|Publication number||US4564031 A|
|Application number||US 06/509,205|
|Publication date||Jan 14, 1986|
|Filing date||Jun 29, 1983|
|Priority date||Jun 30, 1982|
|Also published as||CA1196774A, CA1196774A1, DE3224416C1, EP0097968A1, EP0097968B1|
|Publication number||06509205, 509205, US 4564031 A, US 4564031A, US-A-4564031, US4564031 A, US4564031A|
|Original Assignee||Tamag Basel Ag|
|Export Citation||BiBTeX, EndNote, RefMan|
|Patent Citations (2), Referenced by (6), Classifications (14), Legal Events (5)|
|External Links: USPTO, USPTO Assignment, Espacenet|
This invention relates to a smokable, coherent sheet of disintegrated vegetable materials and/or tobacco waste, said sheet being provided with a water-insoluble film on one surface.
The production of regenerated smokable products of disintegrated vegetable material, preferably of tobacco, is at present carried out mainly by using the following three methods and systems:
The shredded tobacco is washed with a relatively large amount of water, with a part of the washing liquid being recirculated. The felted tobacco fibers including a relatively high proportion of cellulose fibers are poured into a sieve belt. Drying of the thus formed web to the desired final moisture content requires a substantial amount of energy due to the high initial moisture content.
The ground tobacco is mixed with about ten parts of water and a suitable proportion of binding agents, and the resulting slurry is poured into a steel belt. Also in this method, the high moisture content requires an excessive amount of energy for drying.
The disintegrated tobacco is mixed with binding agents, water and/or solvents, generally at a smaller proportion than that of the dry substance, and the resulting pasty mass is pressure-formed into sheets by extruding and/or forming by means of rollers and/or belts, the sheets then being dried to the desired final moisture content with relatively low energy requirements.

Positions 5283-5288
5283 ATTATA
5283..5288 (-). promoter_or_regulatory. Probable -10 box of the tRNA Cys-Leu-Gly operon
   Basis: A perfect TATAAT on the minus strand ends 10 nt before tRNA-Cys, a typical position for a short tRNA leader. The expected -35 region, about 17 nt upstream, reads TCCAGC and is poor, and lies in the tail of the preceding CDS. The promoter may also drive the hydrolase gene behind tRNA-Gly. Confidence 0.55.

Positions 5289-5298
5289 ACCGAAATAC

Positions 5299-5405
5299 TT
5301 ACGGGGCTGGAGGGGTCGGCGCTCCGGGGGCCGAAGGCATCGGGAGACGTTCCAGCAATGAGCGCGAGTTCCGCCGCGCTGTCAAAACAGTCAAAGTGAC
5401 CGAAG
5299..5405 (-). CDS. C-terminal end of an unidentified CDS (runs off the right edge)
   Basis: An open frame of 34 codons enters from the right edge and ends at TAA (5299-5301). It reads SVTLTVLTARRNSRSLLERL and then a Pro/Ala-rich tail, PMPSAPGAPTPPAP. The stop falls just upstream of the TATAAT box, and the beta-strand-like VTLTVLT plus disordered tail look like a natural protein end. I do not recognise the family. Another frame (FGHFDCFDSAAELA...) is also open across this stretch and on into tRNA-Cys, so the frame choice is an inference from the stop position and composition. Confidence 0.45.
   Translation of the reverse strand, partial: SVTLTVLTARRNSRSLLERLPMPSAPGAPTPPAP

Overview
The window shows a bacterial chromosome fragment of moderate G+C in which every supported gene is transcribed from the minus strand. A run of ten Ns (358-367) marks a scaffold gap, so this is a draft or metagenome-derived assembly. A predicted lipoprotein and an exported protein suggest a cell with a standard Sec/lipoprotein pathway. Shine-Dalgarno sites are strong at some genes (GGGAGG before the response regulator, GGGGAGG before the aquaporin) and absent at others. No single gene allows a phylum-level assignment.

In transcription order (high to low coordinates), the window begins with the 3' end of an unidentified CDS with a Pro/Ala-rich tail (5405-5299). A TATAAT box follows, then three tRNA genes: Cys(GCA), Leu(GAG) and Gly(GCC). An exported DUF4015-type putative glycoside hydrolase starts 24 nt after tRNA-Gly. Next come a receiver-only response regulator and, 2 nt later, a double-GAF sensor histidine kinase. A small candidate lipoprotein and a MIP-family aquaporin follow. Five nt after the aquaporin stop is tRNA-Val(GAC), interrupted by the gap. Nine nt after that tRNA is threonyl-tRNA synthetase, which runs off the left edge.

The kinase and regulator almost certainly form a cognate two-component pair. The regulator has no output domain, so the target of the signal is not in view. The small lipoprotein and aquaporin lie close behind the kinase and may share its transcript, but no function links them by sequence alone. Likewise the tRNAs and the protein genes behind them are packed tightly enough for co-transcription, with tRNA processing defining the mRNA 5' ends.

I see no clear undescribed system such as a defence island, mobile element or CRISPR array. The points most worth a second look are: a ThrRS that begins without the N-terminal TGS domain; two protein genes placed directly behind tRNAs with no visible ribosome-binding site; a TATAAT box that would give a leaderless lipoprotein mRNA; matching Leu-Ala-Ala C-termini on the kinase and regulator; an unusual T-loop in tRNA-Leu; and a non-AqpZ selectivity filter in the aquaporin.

In the paper method and in the slurry method, practically no pressure is applied in the forming, and the sheet produced in such a way has therefore in the cut condition a considerable filling power. This means a saving of tobacco raw material, as the decisive factor in the manufacture of cigarettes is not the weight but the hardness of the cigarettes at a given volume.
The sheet material produced by the extruder method and/or roller method, i.e. with a small amount of water and under application of pressure, is generally of a lower filling power, thus partially offsetting the advantages gained by energy-saving at the manufacture step. It is assumed that this is to be ascribed to the compact structure and to the less porous structure respectively, as compared to the sheet material produced by the paper method or slurry method. Tobacco sheet material, on the other hand, intended for employ as covers or wrappers in the manufacture of cigars do not require a high filling power, in place of which it has to be highly water resistant or resistant to saliva respectively, as it gets into direct contact with the lips when the cigar is being smoked.